A pristine coastline alternating sandy and rocky beaches is what characterizes the wild Silver Coast (Costa d’Argento) in the Argentario, a mesmerizing promontory – once an island – located in Maremma, southern Tuscany.
While the region is traditionally (and rightfully so) associated with culture, arts, vineyards and hilly countryside, Tuscany’s coasts offer some of the most beautiful and unspoiled beaches in Italy.
Let’s explore the most beautiful beaches and coves of the Argentario
although photos and words can only do so much… you will have to put Maremma to the test yourself by visiting this unexplored part of Tuscany!
From La Feniglia to La Giannella: clockwise tour of the main beaches on Tuscany’s Silver Coast
The sandy beach of La Feniglia is located on the tombolo (the narrow piece of land that attaches an island to the mainland) that divides Orbetello Lagoon from the Tyrrhenian Sea. It is immersed in the Duna Feniglia Nature Reserve, so you can access this pristine 10-km beach strip only by bicycle or by walking 10-20 minutes from the nearest car park. Most of it is free beach, but you will also find a couple of beach clubs with bars, restaurants and rental of sun loungers & parasols.
While basking in the sun you can also relive the history of Porto Ercole by admiring La Rocca fortress up on the cliff next to you. The beach and seabed are mainly sandy with some emerging rocks. Along with the free beach there is also a disabled-friendly beach club.
This is a sandy beach with small pebbles both ashore and in the shallow water. You can reach it by walking about 10 minutes from the nearest car park, on a path that is about 100 meters long with a drop of 15 meters.
This beach is a bit difficult to reach, but it is truly rewarding once you get there, with a beautiful view of the imposing Forte Stella fortress. The seabed and beach are mainly sandy with low rocky cliffs on the sides. It will take you a 20-minute walk along 200 meters with a drop of 60 meters to reach it.
The name of the beach literally means “Dead Sea”, due to the rocky barrier that stops the waves from reaching directly the shore, forming small natural pools. The beach features pebbles with wide rocky areas, and the seabed is mostly rocky. The path to reach it is quite long (500 meters, for about 20 minutes of walk) with an average difficulty level. Be sure to bring your solar cream and a parasol, as the sun is always quite strong here. There are no bars at the beach, so do not forget your water either!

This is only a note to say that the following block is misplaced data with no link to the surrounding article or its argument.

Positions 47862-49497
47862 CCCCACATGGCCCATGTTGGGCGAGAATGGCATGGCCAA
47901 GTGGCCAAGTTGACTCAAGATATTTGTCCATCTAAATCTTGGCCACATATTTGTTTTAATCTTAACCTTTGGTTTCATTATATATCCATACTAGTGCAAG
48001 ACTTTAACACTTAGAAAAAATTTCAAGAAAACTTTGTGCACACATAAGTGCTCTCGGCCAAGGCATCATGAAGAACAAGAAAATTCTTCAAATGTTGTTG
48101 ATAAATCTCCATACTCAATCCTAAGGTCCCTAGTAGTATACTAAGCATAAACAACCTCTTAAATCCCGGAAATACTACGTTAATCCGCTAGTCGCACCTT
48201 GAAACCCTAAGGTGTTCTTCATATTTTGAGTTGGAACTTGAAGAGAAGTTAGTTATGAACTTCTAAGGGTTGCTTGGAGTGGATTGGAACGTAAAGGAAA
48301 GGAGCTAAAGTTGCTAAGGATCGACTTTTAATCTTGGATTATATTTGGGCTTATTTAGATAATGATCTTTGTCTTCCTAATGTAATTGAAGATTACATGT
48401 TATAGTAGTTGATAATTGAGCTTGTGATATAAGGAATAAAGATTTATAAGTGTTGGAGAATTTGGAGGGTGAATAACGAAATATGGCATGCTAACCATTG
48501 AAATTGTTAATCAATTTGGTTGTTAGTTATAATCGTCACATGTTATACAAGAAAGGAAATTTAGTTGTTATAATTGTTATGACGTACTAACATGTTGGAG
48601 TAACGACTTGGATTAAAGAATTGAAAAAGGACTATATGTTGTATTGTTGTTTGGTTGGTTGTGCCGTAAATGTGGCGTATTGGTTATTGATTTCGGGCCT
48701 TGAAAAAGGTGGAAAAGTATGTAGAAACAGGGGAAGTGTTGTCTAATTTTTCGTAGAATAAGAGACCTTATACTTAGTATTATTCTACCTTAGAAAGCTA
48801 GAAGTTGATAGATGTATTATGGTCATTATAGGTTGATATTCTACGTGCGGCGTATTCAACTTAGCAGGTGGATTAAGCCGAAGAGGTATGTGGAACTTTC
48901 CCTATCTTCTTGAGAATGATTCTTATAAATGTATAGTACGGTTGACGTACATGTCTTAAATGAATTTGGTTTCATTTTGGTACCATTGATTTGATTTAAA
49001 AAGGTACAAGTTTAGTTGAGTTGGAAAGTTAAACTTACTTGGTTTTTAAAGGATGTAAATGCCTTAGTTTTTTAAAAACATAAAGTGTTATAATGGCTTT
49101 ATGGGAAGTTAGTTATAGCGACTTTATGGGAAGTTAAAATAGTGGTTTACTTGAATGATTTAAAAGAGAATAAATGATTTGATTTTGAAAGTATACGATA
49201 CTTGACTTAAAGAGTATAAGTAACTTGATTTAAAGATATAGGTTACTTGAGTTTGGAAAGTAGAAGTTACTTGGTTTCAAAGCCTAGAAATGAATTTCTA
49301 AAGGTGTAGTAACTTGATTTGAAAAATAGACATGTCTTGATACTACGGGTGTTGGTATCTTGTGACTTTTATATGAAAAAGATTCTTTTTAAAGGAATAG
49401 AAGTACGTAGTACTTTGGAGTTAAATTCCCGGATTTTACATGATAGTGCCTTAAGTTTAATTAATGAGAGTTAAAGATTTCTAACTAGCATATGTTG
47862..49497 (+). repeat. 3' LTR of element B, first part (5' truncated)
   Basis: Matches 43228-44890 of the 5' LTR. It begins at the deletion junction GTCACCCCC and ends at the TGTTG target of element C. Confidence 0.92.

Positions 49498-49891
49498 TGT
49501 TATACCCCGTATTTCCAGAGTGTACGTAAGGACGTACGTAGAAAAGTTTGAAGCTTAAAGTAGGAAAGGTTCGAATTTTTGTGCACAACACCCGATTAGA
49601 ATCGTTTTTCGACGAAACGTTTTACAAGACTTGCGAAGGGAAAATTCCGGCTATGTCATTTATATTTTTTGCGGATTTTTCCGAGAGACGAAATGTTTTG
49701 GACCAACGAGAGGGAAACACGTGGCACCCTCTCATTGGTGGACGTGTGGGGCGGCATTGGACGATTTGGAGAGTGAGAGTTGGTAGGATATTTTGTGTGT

Next up is the beach of Le Cannelle, mainly with pebbles and low lateral rocks, while the seabed is largely sandy with many submerged rocks. Next to the free beach is a disabled-friendly beach club. This place is named after the Cannelle Tower, built between 16th and 18th century, and can be reached with an easy 5-10 minute stroll.
You can reach this beautiful bay with a boat or using the road that leads you to the private beach club of Cala Piccola. Opposite the beach is a famous coral cliff that subs make sure not to miss when visiting the Argentario.
Cala del Gesso
It is recommended that you avoid the hottest times of the day to reach – and especially to leave – this amazing beach. In fact, the path that connects the road above (Via dei Pionieri) to the beach is 700 meters long with quite a challenging slope. However, the beauty of the cove will reward you immensely! The inlet features small pebbles and is located opposite the Argentarola Isle, next to the ruins of a XVI-century Spanish tower on the right-side cliff.
You can admire the “Big Cove” from the Via Panoramica (the panoramic road that runs along most of the Argentario coast), and you will probably stop to take photos of the beautiful landscape as most visitors do. The bay is a hotspot for boats and yachts sailing around the promontory. There are three small beaches with pebbles and low rocky cliffs, the first of which can be reached with a 25-minute walk of medium-hard difficulty.
The tiny and charming sandy beach is enclosed between two rocky cliffs that feature characteristic flora that is exclusive to the cliffs of the Argentario. The seabed is mainly sandy with rocky lateral walls rich in flora and fauna. On the Eastern side, you can see the beautiful grotto called Grotta del Turco. The path leading to La Cacciarella is 500 meters long, with a quite demanding drop of 70 meters.
The beach here is mainly sandy with low lateral rocky cliffs, whereas the seabed is sandy with pebbles. Next to the free beach is a disabled-friendly beach club. La Cantoniera is easily reachable with a short path of 200 meters.
Bagni di Domiziano
This beach is mainly sandy, and its sandy seabed features some area covered with Posidonia oceanica seagrass. Here you will also spot the ruins of an ancient Roman villa. You can easily reach it from the main road.
La Giannella is on the tombolo that is opposite to La Feniglia. This is a great area for sailing sports. This sandy stretch alternates free beach with several beach clubs, restaurant and bars. There are many access points along the main road (Strada della Giannella).
As the descriptions suggest, you can reach most beaches by foot. However, a great and alternative way to explore the wild nature of the Silver Coast is to rent a boat in Porto Santo Stefano or Porto Ercole, either with or without a skipper, and set out to admire the most hidden inlets and isles.
Souces for Texts, Maps & Photos
Andrea de Maria